The Sun is a magnetically variable star which produces profound consequences and impacts on planets with intrinsic magnetic field (like Earth). Its magnetic activity and the associated changes evolve on timescales that range from minutes up to billions of years, involving nonstationary and nonequilibrium active processes, broadly regarded as solar activity. Whereas this concept is quite common nowdays, it is neither straightforwardly interpreted nor unambigously defined. For instance, magnetic variability on the solar surface, eruptive phenomena, coronal
activity, interplanetary transient phenomena, solar energetic particles as well as geomagnetic storms and substorms, tail current distruption, wave-particle interactions can be related to the concept of solar activity. The short-term (from minutes up to months) variability of the solar
activity is generally associated with eruptive phenomena (i.e., flares, coronal mass ejections) which extend from the solar surface to the inner heliosphere, carried out from the Sun by the solar wind. They affect Earth’s magnetospheric dynamics and produce several Space Weather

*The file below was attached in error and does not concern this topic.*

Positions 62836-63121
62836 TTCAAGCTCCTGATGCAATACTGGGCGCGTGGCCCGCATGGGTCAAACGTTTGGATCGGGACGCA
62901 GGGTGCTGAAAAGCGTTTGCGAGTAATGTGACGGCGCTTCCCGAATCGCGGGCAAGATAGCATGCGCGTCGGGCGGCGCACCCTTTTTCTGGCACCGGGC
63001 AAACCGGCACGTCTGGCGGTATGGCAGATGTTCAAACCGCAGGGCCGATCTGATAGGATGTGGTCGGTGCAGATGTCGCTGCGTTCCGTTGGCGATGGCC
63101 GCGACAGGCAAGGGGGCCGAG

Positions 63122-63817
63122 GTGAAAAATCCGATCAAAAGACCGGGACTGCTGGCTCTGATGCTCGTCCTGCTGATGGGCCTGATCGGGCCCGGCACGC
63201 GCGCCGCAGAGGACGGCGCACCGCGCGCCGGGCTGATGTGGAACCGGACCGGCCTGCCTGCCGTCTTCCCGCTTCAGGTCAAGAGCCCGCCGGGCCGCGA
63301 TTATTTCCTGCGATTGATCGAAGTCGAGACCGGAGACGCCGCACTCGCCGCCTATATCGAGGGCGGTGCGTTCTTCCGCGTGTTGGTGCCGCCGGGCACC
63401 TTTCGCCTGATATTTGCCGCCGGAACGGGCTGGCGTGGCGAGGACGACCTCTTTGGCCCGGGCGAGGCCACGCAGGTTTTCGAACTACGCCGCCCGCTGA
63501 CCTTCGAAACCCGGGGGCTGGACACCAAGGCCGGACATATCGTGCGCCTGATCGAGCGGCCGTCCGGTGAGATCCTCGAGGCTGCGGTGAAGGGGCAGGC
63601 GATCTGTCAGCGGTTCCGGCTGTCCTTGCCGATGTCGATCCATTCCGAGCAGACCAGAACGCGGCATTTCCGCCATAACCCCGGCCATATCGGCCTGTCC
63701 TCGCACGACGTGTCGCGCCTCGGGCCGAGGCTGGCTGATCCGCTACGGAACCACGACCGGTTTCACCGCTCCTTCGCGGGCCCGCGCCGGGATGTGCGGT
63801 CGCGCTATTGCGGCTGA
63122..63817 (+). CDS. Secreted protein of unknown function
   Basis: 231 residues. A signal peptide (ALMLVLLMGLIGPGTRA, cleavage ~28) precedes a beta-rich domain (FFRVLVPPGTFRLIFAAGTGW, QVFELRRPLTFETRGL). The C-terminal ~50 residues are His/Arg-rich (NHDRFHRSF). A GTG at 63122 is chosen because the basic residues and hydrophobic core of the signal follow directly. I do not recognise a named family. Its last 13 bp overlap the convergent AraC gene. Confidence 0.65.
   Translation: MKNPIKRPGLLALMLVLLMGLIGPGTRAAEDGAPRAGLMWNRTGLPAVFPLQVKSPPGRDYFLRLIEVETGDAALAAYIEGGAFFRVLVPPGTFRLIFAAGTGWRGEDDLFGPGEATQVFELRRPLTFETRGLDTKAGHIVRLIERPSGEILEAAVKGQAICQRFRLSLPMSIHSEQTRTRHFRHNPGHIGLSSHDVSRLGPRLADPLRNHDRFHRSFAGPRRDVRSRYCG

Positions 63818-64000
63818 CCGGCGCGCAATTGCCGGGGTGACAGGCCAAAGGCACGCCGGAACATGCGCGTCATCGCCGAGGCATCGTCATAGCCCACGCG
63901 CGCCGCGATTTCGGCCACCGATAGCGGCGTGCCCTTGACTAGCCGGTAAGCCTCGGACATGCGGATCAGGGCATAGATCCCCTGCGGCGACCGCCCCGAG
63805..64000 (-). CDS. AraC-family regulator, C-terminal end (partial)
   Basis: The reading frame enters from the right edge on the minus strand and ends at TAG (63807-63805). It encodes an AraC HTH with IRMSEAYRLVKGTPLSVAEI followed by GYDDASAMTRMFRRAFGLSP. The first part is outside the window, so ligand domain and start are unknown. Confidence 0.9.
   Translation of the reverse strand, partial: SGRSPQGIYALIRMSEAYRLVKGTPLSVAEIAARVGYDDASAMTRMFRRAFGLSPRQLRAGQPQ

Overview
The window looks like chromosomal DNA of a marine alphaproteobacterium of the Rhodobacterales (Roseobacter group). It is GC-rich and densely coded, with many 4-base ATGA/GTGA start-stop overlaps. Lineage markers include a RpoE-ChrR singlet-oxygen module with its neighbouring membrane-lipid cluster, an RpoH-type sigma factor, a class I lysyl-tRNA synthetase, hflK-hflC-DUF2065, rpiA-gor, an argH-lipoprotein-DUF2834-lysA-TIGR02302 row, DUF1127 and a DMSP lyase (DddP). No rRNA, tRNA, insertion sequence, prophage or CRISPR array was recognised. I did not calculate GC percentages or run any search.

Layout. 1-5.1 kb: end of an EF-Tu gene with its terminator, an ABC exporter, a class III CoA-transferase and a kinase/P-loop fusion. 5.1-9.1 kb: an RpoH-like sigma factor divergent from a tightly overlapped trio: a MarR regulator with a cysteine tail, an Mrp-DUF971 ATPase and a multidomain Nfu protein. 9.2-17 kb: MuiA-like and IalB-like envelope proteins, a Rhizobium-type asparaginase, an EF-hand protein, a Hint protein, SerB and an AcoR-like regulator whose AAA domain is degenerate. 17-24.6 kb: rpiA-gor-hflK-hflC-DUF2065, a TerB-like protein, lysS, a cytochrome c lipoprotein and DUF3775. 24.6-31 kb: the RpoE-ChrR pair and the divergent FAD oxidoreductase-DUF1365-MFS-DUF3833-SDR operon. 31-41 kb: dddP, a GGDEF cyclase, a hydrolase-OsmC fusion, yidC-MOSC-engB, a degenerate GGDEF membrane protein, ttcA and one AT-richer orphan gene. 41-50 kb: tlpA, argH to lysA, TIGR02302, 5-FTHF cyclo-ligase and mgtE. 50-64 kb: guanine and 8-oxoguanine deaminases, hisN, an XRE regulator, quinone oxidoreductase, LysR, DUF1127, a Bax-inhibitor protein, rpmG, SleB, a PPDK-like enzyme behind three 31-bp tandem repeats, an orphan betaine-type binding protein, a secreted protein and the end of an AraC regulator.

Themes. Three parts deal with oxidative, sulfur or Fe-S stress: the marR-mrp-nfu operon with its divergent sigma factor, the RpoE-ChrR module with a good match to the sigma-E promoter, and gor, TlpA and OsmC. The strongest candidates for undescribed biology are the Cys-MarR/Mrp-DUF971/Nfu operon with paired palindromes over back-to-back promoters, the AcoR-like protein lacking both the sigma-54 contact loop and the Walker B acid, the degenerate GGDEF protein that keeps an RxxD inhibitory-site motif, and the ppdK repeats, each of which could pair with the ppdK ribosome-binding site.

effects (high-latitude ionospheric auroral activity, large electrical ground currents, GPS and high-frequency communication failures), with a considerable amount of solar wind energy entering Earth's magnetosphere and both regular and irregular variations/fluctuations observed on a very wide interval of timescales, ranging from a few tens of minutes up to two hundreds minutes.
In this work, we present a detailed study of the timescale coupling between solar wind changes and the magnetospheric response in the course of two geomagnetic storms occurred in 2013 and 2015. To investigate the range of the coupled timescales we use the Empirical
Mode Decomposition (EMD), which is particularly suitable for the analysis of nonlinear and nonstationary time series, and the Delayed Mutual Information (DMI), which is capable of providing a measure of the total linear and nonlinear correlation. Our findings support the common idea that the Earth’s magnetosphere response consists of both directly driven and internal processes, where the internal processes instead of being driven have to be considered more reasonably to be triggered by external solar wind changes. Furthermore, there is a clear separation of timescales between the internal processes and the directly driven one, being the characteristic separation timescale of the order of 100-200 min.